Since the advent of the Rupture regime in 2016, a new wind has been blowing on the management of public expenditure in Benin, particularly in the control of the award of public contracts and their execution. With the focus on improving the business climate, promoting the private sector, consolidating public finances and the sound management of public funds.
“When the rhythm changes, the dance also changes”, they say. This adage seems to reflect what has been happening in management, procurement since 2016 in the era of the New Start government. Indeed, with Law No. 2020-26 of September 19, 2020 on the public procurement code in the Republic of Benin and its 11 implementing decrees, rigor both in the procurement procedures and in the controls and in the execution imposed itself on the various players in the chain of public expenditure. Persons Responsible for Public Procurement (PRMP) have even been presented to the Economic and Financial Brigade (BEF), to the Court for the Repression of Economic Offenses and Terrorism (CRIET), a special court responsible for the repression of the crime of terrorism, offenses or crimes of an economic nature as provided for by the criminal legislation in force as well as the repression of drug trafficking and related offences. According to Séraphin Agbahoungbata, President of the Public Procurement Regulatory Authority (ARMP), speaking on a television channel, “The public procurement system is the weakest link…. “. However, the actors have “the obligation to resist any form of attempt at corruption” despite a “system of public procurement (…) weak in the fight against corruption”, advised the president of the Beninese regulator of public procurement.
All-round exclusions and prohibitions for five years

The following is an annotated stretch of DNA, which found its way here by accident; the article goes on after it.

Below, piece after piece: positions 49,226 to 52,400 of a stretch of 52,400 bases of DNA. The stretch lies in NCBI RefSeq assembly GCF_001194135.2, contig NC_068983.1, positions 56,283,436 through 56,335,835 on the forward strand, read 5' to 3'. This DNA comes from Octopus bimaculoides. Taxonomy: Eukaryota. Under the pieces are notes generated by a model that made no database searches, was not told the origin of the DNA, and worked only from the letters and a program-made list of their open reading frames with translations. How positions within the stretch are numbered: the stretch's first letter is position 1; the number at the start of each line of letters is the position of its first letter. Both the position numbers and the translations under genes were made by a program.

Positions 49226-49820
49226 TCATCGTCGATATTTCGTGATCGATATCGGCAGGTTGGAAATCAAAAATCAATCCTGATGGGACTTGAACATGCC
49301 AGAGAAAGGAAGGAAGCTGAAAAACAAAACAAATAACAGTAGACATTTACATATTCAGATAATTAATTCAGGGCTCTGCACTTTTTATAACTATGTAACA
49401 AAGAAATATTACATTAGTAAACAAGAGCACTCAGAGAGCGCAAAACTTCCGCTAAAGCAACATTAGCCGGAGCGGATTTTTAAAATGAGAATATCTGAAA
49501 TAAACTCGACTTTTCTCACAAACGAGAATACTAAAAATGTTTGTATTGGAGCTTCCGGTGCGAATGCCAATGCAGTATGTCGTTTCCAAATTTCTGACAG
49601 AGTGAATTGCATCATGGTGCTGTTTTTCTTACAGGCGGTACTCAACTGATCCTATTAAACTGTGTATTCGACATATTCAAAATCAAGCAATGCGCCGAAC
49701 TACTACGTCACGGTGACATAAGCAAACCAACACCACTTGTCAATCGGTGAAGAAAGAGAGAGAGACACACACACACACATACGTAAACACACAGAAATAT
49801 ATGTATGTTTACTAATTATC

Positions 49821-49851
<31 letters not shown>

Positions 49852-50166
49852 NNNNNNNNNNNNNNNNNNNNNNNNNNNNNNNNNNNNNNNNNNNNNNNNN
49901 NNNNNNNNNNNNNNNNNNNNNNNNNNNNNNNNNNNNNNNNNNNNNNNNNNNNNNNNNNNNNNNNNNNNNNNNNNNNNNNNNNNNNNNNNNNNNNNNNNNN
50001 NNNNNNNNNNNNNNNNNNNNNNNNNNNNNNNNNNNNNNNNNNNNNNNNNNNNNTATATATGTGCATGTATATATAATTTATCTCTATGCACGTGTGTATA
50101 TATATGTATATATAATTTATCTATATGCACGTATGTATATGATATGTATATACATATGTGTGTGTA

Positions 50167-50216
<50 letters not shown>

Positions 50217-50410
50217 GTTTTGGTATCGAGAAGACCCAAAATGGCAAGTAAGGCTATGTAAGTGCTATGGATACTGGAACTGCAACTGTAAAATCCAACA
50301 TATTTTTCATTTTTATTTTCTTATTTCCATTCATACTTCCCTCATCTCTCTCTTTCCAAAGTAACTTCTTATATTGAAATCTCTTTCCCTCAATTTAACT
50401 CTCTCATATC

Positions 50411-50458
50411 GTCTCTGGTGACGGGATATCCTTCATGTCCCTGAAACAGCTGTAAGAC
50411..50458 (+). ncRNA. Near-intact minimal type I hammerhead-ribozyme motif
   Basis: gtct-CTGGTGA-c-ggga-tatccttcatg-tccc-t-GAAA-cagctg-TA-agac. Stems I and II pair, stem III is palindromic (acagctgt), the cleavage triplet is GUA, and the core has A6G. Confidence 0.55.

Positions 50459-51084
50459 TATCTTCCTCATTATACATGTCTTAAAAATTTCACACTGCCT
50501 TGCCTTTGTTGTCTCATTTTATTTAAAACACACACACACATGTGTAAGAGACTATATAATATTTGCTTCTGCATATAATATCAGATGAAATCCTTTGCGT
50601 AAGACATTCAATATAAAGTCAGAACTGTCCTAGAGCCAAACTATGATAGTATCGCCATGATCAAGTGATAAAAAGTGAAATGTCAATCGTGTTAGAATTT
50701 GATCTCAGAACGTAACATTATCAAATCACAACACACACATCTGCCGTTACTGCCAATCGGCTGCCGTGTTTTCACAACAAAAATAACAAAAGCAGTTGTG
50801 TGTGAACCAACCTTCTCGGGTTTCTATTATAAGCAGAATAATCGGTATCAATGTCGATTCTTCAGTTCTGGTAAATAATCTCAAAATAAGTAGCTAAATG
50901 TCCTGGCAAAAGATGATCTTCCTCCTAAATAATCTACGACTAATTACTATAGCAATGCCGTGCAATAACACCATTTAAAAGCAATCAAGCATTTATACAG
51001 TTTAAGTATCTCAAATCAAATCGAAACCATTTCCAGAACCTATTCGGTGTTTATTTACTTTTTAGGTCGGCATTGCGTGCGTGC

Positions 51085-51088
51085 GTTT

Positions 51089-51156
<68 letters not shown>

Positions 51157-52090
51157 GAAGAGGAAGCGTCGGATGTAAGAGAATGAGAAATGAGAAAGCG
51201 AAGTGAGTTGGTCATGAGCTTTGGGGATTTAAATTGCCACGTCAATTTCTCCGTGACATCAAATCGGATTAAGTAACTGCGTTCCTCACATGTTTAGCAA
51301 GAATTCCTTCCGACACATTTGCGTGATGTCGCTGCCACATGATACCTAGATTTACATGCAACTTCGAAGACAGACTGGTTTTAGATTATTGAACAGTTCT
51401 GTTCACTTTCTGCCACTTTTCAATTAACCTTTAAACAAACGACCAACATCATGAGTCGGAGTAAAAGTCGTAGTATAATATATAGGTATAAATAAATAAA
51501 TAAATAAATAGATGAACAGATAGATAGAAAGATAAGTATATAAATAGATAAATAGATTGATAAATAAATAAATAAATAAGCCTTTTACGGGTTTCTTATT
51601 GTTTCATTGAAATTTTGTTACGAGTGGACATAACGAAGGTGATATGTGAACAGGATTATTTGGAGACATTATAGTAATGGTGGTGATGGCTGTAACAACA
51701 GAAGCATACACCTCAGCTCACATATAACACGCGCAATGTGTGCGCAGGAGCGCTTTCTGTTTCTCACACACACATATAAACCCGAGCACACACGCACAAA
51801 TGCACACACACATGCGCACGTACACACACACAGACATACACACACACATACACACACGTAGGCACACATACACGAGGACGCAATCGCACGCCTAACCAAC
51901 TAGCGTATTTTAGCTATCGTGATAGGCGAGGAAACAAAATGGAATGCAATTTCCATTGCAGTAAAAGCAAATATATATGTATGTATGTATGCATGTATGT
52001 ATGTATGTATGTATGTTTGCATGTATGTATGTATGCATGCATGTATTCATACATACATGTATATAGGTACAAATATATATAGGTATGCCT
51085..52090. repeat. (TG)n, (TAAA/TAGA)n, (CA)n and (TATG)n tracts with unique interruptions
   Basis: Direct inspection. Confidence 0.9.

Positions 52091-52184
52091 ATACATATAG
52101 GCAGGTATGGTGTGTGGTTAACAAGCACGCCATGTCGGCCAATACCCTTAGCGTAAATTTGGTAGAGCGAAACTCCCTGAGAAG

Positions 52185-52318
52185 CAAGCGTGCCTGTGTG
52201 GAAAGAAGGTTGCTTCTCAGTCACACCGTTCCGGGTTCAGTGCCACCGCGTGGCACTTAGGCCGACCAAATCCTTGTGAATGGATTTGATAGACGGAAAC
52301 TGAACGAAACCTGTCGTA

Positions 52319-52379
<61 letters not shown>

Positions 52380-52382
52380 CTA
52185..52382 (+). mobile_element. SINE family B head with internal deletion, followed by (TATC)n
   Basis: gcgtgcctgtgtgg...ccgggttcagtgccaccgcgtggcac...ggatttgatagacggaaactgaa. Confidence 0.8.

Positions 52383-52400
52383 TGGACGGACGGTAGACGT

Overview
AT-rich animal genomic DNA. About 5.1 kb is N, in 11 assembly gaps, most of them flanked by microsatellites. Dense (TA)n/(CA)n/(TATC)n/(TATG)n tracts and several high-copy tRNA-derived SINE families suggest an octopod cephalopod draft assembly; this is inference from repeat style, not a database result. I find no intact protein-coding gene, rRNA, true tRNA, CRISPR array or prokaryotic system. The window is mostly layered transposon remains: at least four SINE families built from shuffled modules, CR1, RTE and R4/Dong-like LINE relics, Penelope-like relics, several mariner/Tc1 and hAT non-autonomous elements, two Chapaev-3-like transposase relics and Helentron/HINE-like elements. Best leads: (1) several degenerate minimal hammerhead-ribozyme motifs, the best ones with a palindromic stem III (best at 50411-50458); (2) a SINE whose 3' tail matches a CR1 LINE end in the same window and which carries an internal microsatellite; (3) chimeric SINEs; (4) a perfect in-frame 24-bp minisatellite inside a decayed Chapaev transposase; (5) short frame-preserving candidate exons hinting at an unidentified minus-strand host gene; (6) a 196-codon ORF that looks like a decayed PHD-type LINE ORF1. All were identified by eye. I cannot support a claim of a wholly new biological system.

The Public Procurement Regulatory Authority (ARMP) tirelessly plays its part in improving the management of public finances. “The exclusions for a period of five (05) years from public procurement and during this period, the interested parties, authors of the irregularities may not exercise any function in the chain of public procurement within the public administration or in the projects on external financing in Benin, nor apply for public contracts as an individual or personal consultant or in a group”, are the sanctions pronounced by the ARMP through its decisions. Indeed, several officials of the public procurement chain have been excluded from public procurement. Nearly twenty have already been singled out. For example, the ARMP took a decision against the Town Hall of Klouékanmè in the Department of Couffo. The Person Responsible for Public Procurement (PRMP) of the Town Hall of Klouékanmè, Richard Otodji and Narcisse Akpla, Permanent Secretary (SP) of the PRMP are excluded from public procurement for a period of five (05) from June 13, 2022 due to irregularities noted in the procedure of a call for tenders. The Public Procurement Regulatory Authority (ARMP) sanctioned the two executives through a decision dated June 02, 2022. This decision by the ARMP, follows an appeal by Mr. Oscar Amadji, who was unable to take possession of the Tender Dossier relating to the construction of a fence of 75 linear meters for the benefit of the Nursery School of Klouékanmè Center, a latrine module of four cabins at the EPP Klouékanmè Center; a 1030 linear meter fence at the Hondji center school complex and a 455 linear meter fence at the Ahogbèya health center. According to the ARMP’s decision, the tender notice was not published in the public service daily newspaper as recommended by the Public Procurement Code. The PRMP and its Permanent Secretary (SP) disregarded several legislative and regulatory provisions on public procurement, particularly those relating to the principles of freedom of access to public procurement and equal treatment of candidates. Consequently, the ARMP orders the cancellation of the tender procedure. These various decisions rendered by the Public Procurement Regulator sound like warnings against procurement actors. It is a call to master the texts and to show rigor and vigilance in the procedures for awarding public contracts. “Things are no longer going the way they used to in public procurement. At the slightest error or fault or even irregularity, it is total exclusion for five years. And even presentations before the Economic and Financial Brigade (BEF), before the CRIET (Court for the Repression of Economic Offenses and Terrorism, Editor’s note),” said an expert in public procurement who requested anonymity. “All the actors in the management of public contracts think long and hard today to avoid exclusions or summonses before the BEF or the CRIET”, added the expert in public procurement.